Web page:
This was a turn of events he didn’t like. On the other hand, if anything happened to him, the trust fund would guarantee Hope’s care.
He said, “A trust fund needs directors to manage it, invest the money, pay it out. That’ll put you in my life, Vanessa, in the girl’s life. How would that work?”
“Last thing I want is in your miserable life, Bry, and I’ve had what fun there was to have with the little freak, I don’t want to be in her life anymore, either. The trust needs two directors to start, to sign the documents, then those two can appoint a third later. You will be one director, Bry, and the Redwing bitch can be the other.”
He did not trust himself to speak.
After a silence, she let out that throaty, deceptively normal laugh. “I told you my guy covers his ass. He didn’t even want to make a deal with you till he knew all about you. He didn’t want to set up a trust fund, give you the girl, then it turns out you fondled some six-year-old on a playground. Bad publicity is cancer to him.”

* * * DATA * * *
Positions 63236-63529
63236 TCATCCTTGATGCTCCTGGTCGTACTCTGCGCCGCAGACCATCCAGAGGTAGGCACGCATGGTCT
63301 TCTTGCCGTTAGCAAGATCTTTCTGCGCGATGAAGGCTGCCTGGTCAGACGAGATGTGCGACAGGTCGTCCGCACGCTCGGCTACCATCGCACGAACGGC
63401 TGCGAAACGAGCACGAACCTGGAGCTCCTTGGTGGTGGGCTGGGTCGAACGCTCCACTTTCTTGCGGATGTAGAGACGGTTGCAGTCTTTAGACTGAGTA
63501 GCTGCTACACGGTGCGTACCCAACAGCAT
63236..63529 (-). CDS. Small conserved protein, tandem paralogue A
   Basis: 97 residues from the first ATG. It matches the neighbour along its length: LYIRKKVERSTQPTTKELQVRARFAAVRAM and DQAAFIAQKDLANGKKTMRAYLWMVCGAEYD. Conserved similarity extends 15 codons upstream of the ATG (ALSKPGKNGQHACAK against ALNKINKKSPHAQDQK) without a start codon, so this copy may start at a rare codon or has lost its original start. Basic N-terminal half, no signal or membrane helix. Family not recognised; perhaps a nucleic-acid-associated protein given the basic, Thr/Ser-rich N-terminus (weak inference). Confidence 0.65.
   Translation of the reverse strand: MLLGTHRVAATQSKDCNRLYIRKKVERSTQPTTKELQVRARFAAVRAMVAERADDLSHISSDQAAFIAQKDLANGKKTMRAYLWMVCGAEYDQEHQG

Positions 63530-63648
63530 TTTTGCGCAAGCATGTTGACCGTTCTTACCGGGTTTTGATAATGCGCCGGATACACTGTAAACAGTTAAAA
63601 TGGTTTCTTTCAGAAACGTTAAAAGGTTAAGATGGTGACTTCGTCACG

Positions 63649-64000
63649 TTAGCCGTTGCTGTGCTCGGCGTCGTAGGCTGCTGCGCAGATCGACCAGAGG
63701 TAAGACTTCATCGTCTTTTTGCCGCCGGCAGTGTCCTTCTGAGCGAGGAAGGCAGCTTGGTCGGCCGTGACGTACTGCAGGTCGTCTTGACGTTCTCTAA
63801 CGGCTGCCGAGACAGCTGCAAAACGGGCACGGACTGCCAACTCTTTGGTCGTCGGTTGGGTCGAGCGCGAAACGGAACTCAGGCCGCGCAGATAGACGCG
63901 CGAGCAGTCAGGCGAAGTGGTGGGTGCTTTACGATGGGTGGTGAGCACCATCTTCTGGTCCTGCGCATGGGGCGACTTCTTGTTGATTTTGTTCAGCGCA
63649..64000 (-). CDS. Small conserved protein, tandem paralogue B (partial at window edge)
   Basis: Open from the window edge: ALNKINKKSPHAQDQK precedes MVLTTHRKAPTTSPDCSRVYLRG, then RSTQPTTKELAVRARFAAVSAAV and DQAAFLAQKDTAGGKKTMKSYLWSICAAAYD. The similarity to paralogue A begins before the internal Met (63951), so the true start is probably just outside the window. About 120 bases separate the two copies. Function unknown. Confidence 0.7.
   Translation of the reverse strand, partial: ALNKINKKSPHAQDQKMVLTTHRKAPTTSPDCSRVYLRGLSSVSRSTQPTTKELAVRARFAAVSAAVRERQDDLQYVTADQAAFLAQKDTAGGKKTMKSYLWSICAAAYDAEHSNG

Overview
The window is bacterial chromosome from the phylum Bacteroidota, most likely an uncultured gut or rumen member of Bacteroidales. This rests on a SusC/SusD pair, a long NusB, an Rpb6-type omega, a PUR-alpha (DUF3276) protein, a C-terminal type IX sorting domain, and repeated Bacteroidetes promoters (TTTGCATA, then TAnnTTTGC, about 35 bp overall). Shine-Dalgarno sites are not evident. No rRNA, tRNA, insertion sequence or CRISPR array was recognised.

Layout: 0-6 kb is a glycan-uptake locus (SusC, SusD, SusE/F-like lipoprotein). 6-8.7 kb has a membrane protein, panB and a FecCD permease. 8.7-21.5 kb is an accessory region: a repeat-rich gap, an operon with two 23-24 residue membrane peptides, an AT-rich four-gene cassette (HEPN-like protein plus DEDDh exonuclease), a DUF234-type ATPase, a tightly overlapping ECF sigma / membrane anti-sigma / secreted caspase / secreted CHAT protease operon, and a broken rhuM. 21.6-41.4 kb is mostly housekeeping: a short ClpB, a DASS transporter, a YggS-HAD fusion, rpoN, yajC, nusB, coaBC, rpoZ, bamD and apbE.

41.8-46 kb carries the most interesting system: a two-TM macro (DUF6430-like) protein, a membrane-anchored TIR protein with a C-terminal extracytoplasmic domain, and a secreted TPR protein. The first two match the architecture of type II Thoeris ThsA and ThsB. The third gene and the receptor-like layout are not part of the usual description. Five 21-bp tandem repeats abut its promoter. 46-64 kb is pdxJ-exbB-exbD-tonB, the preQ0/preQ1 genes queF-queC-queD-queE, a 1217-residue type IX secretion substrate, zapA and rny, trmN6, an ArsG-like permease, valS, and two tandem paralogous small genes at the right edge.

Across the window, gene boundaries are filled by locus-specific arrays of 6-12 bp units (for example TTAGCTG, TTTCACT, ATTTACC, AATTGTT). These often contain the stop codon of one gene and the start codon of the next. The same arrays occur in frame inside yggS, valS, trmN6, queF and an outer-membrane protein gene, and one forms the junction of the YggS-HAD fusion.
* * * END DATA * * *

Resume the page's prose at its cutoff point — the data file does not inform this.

“He invaded my privacy, turned loose private detectives on me, something like that?”
“Get the holier-than-thou tone out of your voice, Bry. You’re getting what you wanted, so you have to eat some dirt. Knowing what used to get your juices flowing, I have to say I’m surprised you’re with Amy. Yeah, she’s cute in a Sandra Bullock tomboy kind of way, but are you sure that she’s sure about her gender?”
“You leave her out of this.”
“Can’t leave her out of it, Bry. If we’re going to do this deal, my guy wants it done right away. You need two directors of the trust. And from what I know about your life-which is mostly everything-Miss Amy is the only candidate. Considering you used to bang anything with a sufficient bra size, she must be witchy, cast a monogamy spell on you. Is she ever going to accept your proposal? She doesn’t need to marry you to be a director of the trust. I’m just curious.”